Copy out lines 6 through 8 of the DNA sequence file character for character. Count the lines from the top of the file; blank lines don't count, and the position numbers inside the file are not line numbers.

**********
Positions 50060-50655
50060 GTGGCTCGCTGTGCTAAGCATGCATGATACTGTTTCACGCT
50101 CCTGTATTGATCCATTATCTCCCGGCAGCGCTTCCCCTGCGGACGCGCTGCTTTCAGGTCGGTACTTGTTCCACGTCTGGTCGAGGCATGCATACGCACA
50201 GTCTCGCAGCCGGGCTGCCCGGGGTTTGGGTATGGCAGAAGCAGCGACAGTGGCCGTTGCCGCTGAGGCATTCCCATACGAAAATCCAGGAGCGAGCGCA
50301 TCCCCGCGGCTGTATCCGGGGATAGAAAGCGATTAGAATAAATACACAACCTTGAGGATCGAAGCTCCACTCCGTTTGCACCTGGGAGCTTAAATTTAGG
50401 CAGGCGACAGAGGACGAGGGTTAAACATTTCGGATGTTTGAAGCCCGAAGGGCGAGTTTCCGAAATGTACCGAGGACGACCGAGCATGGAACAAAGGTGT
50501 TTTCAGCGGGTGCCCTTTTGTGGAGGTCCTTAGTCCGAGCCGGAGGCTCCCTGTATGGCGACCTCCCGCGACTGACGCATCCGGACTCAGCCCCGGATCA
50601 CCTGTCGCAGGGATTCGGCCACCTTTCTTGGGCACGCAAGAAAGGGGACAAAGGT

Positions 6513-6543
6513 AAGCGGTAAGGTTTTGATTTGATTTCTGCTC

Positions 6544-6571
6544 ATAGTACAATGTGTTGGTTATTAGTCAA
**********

50401 CAGGCGACAGAGGACGAGGGTTAAACATTTCGGATGTTTGAAGCCCGAAGGGCGAGTTTCCGAAATGTACCGAGGACGACCGAGCATGGAACAAAGGTGT
50501 TTTCAGCGGGTGCCCTTTTGTGGAGGTCCTTAGTCCGAGCCGGAGGCTCCCTGTATGGCGACCTCCCGCGACTGACGCATCCGGACTCAGCCCCGGATCA
50601 CCTGTCGCAGGGATTCGGCCACCTTTCTTGGGCACGCAAGAAAGGGGACAAAGGT